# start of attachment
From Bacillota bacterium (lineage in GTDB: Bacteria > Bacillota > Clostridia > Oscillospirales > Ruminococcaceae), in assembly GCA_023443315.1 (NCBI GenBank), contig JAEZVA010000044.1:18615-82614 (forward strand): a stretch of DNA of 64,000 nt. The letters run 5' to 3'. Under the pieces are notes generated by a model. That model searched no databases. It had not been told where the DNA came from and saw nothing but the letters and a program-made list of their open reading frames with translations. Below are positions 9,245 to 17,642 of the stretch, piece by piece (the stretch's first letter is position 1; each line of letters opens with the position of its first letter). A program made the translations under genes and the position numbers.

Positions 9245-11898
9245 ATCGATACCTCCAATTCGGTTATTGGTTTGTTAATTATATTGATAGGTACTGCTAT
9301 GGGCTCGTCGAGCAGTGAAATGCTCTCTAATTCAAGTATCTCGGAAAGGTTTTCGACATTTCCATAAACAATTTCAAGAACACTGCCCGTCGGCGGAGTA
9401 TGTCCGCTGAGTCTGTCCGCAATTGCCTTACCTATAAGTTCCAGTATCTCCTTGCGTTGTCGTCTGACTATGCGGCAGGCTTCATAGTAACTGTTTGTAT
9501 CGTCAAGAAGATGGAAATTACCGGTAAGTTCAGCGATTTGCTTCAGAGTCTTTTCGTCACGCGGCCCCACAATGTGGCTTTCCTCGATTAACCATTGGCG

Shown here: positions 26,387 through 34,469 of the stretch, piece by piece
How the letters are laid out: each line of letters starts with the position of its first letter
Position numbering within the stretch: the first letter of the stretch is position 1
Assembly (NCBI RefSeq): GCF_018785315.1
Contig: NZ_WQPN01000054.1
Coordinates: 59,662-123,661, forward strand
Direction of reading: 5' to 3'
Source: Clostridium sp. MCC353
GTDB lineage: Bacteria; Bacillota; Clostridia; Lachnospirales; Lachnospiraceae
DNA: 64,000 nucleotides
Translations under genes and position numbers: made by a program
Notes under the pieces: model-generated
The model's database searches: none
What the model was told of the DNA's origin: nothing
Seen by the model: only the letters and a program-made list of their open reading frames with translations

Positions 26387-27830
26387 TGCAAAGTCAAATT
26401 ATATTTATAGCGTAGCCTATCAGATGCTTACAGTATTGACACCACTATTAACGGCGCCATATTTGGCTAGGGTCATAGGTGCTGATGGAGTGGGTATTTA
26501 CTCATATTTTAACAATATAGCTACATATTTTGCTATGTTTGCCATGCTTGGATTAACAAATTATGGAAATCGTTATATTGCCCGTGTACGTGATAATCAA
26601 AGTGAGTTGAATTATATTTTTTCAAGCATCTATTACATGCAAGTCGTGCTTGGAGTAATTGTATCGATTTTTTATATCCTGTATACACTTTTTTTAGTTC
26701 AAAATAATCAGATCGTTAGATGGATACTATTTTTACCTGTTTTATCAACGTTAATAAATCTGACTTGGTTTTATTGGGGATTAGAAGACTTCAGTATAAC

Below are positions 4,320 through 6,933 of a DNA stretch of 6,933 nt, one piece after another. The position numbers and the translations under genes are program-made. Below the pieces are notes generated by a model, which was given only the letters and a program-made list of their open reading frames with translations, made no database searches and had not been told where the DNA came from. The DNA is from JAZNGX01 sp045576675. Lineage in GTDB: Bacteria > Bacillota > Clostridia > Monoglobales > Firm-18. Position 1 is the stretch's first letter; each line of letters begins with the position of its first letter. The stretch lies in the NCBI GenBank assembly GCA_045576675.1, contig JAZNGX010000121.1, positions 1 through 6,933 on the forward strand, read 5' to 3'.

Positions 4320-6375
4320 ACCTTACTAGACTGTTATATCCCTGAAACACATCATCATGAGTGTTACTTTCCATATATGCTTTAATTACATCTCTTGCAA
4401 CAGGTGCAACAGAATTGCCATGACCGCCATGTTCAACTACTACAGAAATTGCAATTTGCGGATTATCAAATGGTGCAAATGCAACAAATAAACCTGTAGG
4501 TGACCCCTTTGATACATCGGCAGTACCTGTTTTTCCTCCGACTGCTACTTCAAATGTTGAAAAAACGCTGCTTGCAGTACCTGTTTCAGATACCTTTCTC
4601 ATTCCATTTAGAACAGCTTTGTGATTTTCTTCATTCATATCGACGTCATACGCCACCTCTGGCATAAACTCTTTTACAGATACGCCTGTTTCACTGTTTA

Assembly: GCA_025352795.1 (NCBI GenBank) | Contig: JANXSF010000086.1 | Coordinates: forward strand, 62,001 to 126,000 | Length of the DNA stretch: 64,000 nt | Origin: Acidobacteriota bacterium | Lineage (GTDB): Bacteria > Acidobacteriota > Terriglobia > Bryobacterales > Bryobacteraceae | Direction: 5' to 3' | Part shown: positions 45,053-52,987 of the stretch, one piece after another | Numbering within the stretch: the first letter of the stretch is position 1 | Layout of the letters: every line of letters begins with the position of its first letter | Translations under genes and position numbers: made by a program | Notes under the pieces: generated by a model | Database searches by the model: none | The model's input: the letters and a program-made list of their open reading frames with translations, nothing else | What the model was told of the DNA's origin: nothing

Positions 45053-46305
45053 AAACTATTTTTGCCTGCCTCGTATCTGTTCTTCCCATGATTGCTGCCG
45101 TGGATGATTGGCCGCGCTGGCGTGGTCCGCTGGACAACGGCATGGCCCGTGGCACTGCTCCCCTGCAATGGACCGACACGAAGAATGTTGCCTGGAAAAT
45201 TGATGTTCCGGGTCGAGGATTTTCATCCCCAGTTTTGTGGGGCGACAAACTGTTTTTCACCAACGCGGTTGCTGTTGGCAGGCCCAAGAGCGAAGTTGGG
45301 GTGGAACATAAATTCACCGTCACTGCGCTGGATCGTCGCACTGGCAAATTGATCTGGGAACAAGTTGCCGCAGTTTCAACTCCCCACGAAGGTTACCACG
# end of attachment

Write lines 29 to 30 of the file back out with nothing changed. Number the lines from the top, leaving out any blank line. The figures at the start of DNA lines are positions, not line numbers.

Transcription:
Positions 4320-6375
4320 ACCTTACTAGACTGTTATATCCCTGAAACACATCATCATGAGTGTTACTTTCCATATATGCTTTAATTACATCTCTTGCAA